What is the State marine mammal of Rhode Island?
Harbor seal is the official state marine mammal of Rhode Island. It was entitled as the official state marine mammal of Rhode Island in 2008. The scientific name of the Harbor seal is Phoca vitulina. It is also known as Common seal or Eastern Atlantic common seals, Pacific common seals, insular seals, Ungava seals, Western Atlantic common seals.
The Rhode Island’s state marine mammal – harbor Seal is a true seal, which are found in the Northern Hemisphere’s temperate and Arctic marine coastlines like the coastal waters of northern Atlantic and Pacific Oceans and the Baltic and North Seas. On July 14, 2016 the Legislature of Rhode Island designated the harbor seal as the official state marine mammal of Rhode Island.
State marine mammal of Rhode Island Facts—
- Common Name: Harbor Seal or Harbour Seal, Common seal or Eastern Atlantic common seals, Pacific common seals, Insular seals, Ungava seals, Western Atlantic common seals
- Scientific Name: Phoca vitulina
- Color: Harbor seals are brown, silvery white, tan, or gray.
- Length: Males measure at around 63-75 inches and females 63-67 inches.
- Weight: Males weigh between 176 and 375 lbs while females are 132-320 lbs.
- Diet: Mainly prey fish like herring, anchovy, sea bass, cod, whiting and flatfish and also eat shrimp, mollusks and squid.
- Cubs: 1 pup a year
- Lifespan: Females in between 30–35 years while males are 20–25 years.
The state marine mammal of Rhode Island, the Harbor seals have a rounded, spindle-shaped body with brown, tan, or gray in color. Spots or rings are visible on the dorsal surface (backside) and much more sparse on the underside. Its body and flippers are short, with a large, rounded head and V-shaped nostrils. Females are generally smaller than males. Harbor seals are inquisitive but timid animals, which prefer quiet, unpopulated areas. Seals choose to “haul out” on protected beaches, bars, spits, rocks and log rafts to bask in the sun and sleep.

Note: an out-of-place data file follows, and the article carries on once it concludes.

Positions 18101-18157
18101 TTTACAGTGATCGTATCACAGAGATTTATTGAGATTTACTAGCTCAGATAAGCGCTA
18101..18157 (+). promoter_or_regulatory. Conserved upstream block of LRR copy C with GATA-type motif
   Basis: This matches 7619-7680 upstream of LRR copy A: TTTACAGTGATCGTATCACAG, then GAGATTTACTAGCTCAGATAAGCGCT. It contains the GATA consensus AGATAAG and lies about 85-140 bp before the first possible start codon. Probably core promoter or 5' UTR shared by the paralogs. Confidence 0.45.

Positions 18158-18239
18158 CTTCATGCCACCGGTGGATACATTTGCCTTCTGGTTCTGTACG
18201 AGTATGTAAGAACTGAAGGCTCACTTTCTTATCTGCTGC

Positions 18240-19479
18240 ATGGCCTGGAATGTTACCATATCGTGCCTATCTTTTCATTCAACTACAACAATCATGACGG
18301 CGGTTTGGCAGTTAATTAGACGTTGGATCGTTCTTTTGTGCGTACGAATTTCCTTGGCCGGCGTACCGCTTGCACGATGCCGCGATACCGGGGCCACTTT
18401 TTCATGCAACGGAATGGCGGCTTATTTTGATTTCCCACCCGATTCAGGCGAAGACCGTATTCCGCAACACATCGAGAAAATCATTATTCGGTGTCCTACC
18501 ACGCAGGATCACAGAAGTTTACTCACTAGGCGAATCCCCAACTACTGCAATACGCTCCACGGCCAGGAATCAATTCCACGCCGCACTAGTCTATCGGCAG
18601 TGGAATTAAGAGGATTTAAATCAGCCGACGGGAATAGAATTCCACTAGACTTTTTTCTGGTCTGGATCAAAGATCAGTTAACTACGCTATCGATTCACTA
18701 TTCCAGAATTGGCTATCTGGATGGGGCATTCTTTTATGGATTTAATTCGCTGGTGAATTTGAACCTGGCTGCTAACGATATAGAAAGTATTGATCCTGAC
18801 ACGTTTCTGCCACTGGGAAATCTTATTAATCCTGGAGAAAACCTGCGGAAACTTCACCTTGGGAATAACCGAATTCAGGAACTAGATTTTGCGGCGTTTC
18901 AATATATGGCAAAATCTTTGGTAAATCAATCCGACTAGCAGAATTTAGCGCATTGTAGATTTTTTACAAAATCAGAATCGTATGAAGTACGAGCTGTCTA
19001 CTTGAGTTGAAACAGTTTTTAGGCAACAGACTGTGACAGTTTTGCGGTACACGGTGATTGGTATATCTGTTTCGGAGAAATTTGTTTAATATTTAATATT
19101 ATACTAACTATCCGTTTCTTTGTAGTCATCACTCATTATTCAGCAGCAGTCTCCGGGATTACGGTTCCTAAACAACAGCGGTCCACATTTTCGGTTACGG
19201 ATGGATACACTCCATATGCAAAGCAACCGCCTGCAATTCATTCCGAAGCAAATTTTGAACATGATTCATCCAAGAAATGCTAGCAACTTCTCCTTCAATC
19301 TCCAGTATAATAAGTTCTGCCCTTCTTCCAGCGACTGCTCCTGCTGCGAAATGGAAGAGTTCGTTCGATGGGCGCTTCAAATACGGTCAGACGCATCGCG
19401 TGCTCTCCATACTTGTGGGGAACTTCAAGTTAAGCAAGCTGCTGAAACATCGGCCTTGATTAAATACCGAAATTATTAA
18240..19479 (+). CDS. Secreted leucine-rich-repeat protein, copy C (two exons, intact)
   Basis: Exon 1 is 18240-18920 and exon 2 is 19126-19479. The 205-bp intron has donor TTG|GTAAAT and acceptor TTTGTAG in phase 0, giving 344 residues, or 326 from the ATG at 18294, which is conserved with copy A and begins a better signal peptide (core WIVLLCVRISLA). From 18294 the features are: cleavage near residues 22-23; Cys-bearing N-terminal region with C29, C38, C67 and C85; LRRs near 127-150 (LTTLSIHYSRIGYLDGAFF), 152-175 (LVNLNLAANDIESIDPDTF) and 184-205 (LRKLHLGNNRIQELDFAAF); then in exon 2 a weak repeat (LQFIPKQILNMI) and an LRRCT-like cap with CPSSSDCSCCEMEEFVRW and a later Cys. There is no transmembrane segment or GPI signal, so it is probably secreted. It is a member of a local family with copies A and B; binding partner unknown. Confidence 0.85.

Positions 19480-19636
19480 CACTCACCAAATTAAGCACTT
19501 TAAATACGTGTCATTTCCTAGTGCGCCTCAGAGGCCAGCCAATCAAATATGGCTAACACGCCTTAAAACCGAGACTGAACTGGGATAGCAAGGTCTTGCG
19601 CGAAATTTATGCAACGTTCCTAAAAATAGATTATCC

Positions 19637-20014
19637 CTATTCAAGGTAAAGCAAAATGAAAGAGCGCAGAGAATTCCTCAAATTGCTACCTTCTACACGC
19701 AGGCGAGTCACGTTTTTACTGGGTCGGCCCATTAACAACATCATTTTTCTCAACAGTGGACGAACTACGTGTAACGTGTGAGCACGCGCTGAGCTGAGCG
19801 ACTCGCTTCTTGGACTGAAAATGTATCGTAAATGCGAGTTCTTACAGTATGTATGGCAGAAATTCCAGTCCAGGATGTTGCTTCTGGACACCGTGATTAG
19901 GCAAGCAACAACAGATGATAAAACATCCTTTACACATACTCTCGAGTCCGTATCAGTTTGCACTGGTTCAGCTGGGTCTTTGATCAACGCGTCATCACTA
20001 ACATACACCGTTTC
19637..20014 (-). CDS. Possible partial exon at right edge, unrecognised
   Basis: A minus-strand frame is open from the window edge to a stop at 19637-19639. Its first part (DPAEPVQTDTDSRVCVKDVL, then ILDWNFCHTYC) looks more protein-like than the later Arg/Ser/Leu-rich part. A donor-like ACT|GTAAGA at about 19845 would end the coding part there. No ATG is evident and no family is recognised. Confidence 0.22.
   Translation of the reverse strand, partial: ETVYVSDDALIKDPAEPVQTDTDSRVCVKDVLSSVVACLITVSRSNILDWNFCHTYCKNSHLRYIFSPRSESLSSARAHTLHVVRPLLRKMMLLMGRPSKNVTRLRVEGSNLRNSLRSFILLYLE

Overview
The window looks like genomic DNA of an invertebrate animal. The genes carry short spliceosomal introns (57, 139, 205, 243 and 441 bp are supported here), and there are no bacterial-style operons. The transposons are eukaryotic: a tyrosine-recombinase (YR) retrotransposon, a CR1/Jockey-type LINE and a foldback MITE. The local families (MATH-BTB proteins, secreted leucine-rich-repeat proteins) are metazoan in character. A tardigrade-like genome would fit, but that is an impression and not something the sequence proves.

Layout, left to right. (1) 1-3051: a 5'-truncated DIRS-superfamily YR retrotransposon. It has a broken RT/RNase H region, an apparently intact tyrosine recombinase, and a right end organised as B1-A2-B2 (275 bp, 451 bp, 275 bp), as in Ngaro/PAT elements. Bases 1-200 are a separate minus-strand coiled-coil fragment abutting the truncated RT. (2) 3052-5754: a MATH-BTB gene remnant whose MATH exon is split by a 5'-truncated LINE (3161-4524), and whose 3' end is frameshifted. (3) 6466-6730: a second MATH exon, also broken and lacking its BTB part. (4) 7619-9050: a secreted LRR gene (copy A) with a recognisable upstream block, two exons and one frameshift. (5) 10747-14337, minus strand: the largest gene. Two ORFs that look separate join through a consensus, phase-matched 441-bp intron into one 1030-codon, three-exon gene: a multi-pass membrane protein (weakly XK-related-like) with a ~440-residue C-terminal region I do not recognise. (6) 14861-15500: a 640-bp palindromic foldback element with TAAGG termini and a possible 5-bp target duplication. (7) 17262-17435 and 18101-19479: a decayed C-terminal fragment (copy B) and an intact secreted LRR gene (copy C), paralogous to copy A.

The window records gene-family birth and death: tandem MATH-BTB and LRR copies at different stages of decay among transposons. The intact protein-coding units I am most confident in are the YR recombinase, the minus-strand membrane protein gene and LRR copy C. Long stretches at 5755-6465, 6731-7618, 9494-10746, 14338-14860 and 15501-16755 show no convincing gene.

Harbor seals often haul out at low tide to rest, digest food, give birth, or nurse their young. Harbor seals stop breathing underwater so that their heart rate decreases leading to the protection of energy. They also exhale before a deep dive, which facilitates the oxygen accrue into the muscles and blood, essentially plummeting the oxygen content in the lungs. The flippers assist them to travel around in the water, which rear pair propelling them forward, and the front two helping them to steer.
They sleep in the water using a posture known as ‘bottling,’ in which their bodies are flooded in the water vertically, with only the heads above the surface to aid in breathing. Rhode Island’s state marine mammal harbor seals feature a gray pelage, or coat when it matured, which turns brown with weathering. Young harbor seals are silver with creamy white stomachs, chests, and throats. Pups are black and woolly with fuzzy short hair. Newborn pups are clad in a black natal fur.
Harbor seals are mainly prey fish like herring, anchovy, sea bass, cod, whiting and flatfish and also eat shrimp, mollusks and squid. Harbor seals do not chew their food; they either tear it into chunks or swallow it whole. They forage in depths from 10m-40m along the slopes of coral reefs. The state marine mammal of Rhode Island, the Harbor seals do not migrate, although certain individuals may scatter over long distances. These animals are mostly introverts, although females will sometimes foster another female’s pup. Females with pups are extremely sensitive to disturbances; they will threaten, or if necessary, attack intruders.